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Hello!

I am hoping to make it to Guadalupe for my first great white shark cage-diving (at the mercy or mischief of COVID that is). Wanted to poll fellow photogs,

1- fisheye or rectilinear?

2- strobes or natural? (Heard strobes are prohibited there, any truth to this?)
 

i want to maximize quality but also try to take my gear as carry-only  and avoid checking it in on the flight.

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I don't like fisheyes, so that would not be my recommendation.  I was using a 14 - 42 plus a WWL-1 on a micro-4/3 camera and found that I didn't really need or want the WWL-1, so I took it off.  Most of my video was probably in the 25 - 35 mm range. For whatever that's worth.

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Stills or video? FX or DX?

I don't know the Guadeloupe dive but would have thought rectilinear if you're shooting stills - unless they're smashing into the cage and then an FE would be good!

But if they are a little ways off, rectilinear would be better. 16-35 if you are using FX? Tokina 10-17 if DX.

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Stills or video? FX or DX?
I don't know the Guadeloupe dive but would have thought rectilinear if you're shooting stills - unless they're smashing into the cage and then an FE would be good!
But if they are a little ways off, rectilinear would be better. 16-35 if you are using FX? Tokina 10-17 if DX.

Sorry! That would be stills, full frame. I have a canon 5d mkiv, a sigma 15mm fe and canon 17-40 mm.


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Hmmmm tricky. Any idea how close they get to the cage? Are you staring into the Jaws of Death? (the Sigma) or are they Out There Somewhere (17-40)?

If it's both, I'd be tempted to go with the FE. If you shoot inside the bars though, they may well look weird.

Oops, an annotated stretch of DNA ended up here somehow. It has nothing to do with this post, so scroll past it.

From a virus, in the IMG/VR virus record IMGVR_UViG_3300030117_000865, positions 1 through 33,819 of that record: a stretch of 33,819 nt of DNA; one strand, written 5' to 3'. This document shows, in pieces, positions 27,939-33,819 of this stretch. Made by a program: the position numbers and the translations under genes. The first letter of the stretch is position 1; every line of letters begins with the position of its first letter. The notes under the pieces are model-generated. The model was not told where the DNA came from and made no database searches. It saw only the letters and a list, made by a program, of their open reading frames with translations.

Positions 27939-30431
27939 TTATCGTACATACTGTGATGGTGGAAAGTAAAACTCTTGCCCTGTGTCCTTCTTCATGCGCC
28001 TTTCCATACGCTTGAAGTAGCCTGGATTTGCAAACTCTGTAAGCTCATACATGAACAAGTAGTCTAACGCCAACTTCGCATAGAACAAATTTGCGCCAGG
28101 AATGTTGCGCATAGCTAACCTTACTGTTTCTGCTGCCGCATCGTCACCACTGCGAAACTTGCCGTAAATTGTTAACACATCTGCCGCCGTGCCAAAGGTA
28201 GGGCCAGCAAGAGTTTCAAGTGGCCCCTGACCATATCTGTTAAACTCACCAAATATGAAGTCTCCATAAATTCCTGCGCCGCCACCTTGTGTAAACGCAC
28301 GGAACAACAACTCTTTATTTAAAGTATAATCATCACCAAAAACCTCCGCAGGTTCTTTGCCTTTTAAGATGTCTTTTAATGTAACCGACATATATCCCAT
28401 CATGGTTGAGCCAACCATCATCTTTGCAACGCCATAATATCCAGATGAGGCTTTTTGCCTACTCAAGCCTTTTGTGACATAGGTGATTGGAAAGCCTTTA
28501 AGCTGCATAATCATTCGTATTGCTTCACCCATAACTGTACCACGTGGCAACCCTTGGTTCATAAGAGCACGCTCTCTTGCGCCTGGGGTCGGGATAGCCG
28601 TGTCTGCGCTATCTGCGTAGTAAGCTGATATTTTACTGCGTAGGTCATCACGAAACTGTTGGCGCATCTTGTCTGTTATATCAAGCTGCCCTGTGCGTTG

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Hmmmm tricky. Any idea how close they get to the cage? Are you staring into the Jaws of Death? (the Sigma) or are they Out There Somewhere (17-40)?
If it's both, I'd be tempted to go with the FE. If you shoot inside the bars though, they may well look weird.
 
 

Probably not worth risking ruining a trip over trying to save carrying a pound worth of glass, especially after such a long dry spell....


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I agree. Take both. Take everything!

There is nothing worse than leaving stuff at home then regretting it.

 

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I've done a couple of Guadalupe trips. During the first trip (2016), I used my Nikon 10-24mm (rectilinear) and it worked very nicely. It's probably worth noting that, I spent considerable time hanging outside the cage during that first trip. I'm small so it was easy for me to slide through the viewing opening on the cage and keep one leg wrapped around the inside to retreat back inside if necessary. One large male did give me the 'staring into the Jaws of Death' experience near the end of our last day during that trip when he made a run to try to pick me off the side of the cage. I simply slid back inside to get out of his way. It happened so quickly that I didn't even give it much thought until I was reviewing and post-processing images. I didn't feel like I needed my strobes during the first trip. The curved field of view that a fisheye creates isn't something I care for; mine never came out of my gear bag.

As I prepared for my second trip, I added a Nikon 16-85mm to my camera bag. I felt like I had missed a lot of opportunities during my first trip because the 10-24mm didn't give me enough reach. Sometimes you have sharks that drop-by for close passes and others don't come in as close.

The second trip (2017) was good. I was happy with the 16-85mm and I used my strobes during some of my cage time. White sharks have blue eyes and it's difficult to get the color unless you can light them up.

One of the frustrations I encountered at Guadalupe was the screen of mackerel that take up residence under anchored boats. It was extremely difficult during both trips to capture decent images of the sharks with the number of mackerel that show-up.

Another minor irritation was the people who had their Gopro cameras on long sticks. I missed more than one opportunity for great image captures because a Gopro on a stick would appear in my viewfinder as sharks would come in close. Of course, this is one of those give & take things. Other divers are there to capture images and video too. Some of those folks were probably silently cursing the nut job who kept climbing outside the cage to pursue the images he was after.

Do plan to wear what you need to stay warm. Sometimes you have to wait long periods of time before a sharks decides to drop-by. It can get chilly if you don't have enough wetsuit.

If you're interested in looking at some images from my trips, check out the portfolio on my website www.cortezbluephotography.com. 

-AZTinman

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